A reasonable jury could find that an eviction notice to a family receiving a Section 8 voucher was deficient when the notice alleging criminal activity merely parrots the regulations without providing information about the factual basis for the determination. Therefore, the district court denied the housing agency’s motion for summary judgment, permitting the resident’s due process claim to proceed to trial. McCall v. Montgomery Housing Authority, No. 2:10–cv–367–MEF, 2011 WL 4025644 (M.D. Ala. Sep. 12, 2011). The decision is by Judge Mark Fuller, who was nominated by George W. Bush.
As part of routine criminal background checks, the Montgomery Housing Authority (MHA) received information about alleged criminal activity by Section 8 voucher recipient, Minnie McCall. The information falsely stated that McCall’s daughter had been charged with theft by fraud. The information correctly stated that McCall had an active warrant for first degree criminal mischief. McCall was sent a termination notice which merely quoted the regulations, indicating that it was a violation of the program to be involved in criminal activity. The notice did not specify who in the household was alleged to have engaged in criminal activity nor what charges were allegedly filed.
McCall called the agency asking for information about the alleged criminal activity, but was told that she would not be provided such information until a hearing was held. A hearing was scheduled, but McCall was not able to attend the hearing, due to illness. On September 29, 2009, MHA sent a notice that her case was closed effective September 30th; the notice did not contain any information about the factual basis upon which her assistance was terminated. On September 30th, McCall was arrested based on the outstanding warrant for criminal mischief. As of the date of the court’s decision, the charge remained pending and unresolved. McCall alleged that the charge stemmed from a dispute with family members who were angry at her.
On Oct 19, 2009, McCall filed suit against MHA and its officials, joined by other plaintiffs, alleging due process violations. The court issued a preliminary injunction, prohibiting the termination of benefits. While McCall had to move to another rental unit, she does continue to receive Section 8 assistance. The other plaintiffs settled their claims, but McCall pursued the litigation. The MHA moved for summary judgment.
The court dismissed claims against the hearing officer, holding that she had quasi-judicial immunity, but refused to dismiss charges against MHA, the executive director of MHA, and the Section 8 Director of MHA. The court stated that under Monell v. Dep’t of Soc. Servs. of City of New York, 436 U.S. 658 (1978), a municipality is liable under 42 U.S.C. § 1983 if its policies and customs violate federally created rights. The court further noted that no one contested that McCall has a protected property right in continued receipt of Section 8 assistance.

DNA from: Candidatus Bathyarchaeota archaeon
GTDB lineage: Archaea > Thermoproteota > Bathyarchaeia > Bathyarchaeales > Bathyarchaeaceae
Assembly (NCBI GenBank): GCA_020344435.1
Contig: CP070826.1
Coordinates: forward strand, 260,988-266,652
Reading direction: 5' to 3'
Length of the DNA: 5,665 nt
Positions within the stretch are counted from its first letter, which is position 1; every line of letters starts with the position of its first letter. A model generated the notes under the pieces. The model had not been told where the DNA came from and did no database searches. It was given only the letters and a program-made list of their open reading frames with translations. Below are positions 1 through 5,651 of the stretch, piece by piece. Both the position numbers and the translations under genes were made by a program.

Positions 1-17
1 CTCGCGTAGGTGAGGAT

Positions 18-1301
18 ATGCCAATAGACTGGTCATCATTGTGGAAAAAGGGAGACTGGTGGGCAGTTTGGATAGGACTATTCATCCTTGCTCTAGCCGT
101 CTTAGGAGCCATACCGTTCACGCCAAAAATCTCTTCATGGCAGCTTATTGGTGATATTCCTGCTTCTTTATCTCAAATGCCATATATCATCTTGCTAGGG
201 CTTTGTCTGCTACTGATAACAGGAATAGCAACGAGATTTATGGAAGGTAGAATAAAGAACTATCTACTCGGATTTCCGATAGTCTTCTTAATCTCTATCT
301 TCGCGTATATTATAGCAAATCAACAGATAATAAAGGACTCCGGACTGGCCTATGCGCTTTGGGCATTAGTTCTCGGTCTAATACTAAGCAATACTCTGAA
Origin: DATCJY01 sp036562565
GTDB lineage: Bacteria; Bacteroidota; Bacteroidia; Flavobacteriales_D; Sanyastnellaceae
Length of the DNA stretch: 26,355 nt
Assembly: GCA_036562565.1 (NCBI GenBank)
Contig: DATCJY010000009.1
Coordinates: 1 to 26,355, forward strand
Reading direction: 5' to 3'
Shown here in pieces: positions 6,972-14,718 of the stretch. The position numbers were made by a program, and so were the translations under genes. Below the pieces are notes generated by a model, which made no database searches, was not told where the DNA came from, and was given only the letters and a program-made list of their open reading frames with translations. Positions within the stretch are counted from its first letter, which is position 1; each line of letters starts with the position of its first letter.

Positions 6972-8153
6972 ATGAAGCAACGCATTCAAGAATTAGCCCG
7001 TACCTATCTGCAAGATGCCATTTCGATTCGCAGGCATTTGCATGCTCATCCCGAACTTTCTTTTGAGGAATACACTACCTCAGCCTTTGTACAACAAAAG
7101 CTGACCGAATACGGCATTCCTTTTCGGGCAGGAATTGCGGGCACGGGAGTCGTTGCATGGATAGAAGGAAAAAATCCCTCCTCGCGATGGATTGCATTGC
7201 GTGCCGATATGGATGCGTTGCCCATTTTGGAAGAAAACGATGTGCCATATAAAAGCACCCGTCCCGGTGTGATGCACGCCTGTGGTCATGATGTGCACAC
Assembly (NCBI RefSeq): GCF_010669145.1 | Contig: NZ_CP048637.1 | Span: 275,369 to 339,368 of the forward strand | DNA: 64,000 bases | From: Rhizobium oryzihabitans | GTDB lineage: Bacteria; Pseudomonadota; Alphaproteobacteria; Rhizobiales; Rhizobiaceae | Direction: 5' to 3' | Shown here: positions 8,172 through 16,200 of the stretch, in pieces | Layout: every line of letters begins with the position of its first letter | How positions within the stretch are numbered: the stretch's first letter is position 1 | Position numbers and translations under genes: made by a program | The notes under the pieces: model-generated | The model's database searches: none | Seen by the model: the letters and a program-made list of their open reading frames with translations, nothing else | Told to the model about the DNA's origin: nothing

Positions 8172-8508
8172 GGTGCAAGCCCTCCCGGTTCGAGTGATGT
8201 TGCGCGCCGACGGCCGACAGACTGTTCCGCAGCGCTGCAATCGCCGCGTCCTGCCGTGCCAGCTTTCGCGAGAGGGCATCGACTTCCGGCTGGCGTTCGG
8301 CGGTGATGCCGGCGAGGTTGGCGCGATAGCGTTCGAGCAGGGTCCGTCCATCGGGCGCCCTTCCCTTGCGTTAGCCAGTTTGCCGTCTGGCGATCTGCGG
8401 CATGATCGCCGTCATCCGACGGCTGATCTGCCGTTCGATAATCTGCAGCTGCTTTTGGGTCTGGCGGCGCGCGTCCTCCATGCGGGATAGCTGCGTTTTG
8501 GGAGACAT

An unpublished Eleventh Circuit opinion held that that “a Section 8 termination hearing notice is not required to specify the individual alleged to have committed the illegal activity or to specify the time that the activity took place.” Ervin v. Housing Auth. of Birmingham Dist., No. 07–14219, 2008 WL 2421799 at *3 (11th Cir. June 17, 2008). Nevertheless, the district court distinguished that decision, on the grounds that the notice had provided a “factual basis for the determination.” The court also relied upon earlier precedent from the Fifth Circuit holding that a notice which “merely parrots the broad language of applicable regulations is insufficient.” Billington v. Underwood, 613 F.2d 91, 94 (5th Cir.1980). (Fifth circuit cases from that date are binding in the Eleventh Circuit.) The district court then concluded that a reasonable jury could hold (1) that the initial notice was deficient; (2) that the initial notice coupled with the refusal to provide further information prior to the hearing interfered with McCall’s opportunity to present evidence at the hearing; and/or (3) that the notice issued after the “hearing” was deficient. The court therefore denied summary judgment on the due process claim under § 1983.
While granting summary judgment on McCall’s state law claim of negligence in hiring an impartial hearing office, the court denied summary judgment on McCall’s claim of negligence in training and supervision of the hearing officer. The court allowed McCall’s claim of breach of contract to proceed against MHA, but not the MHA officials.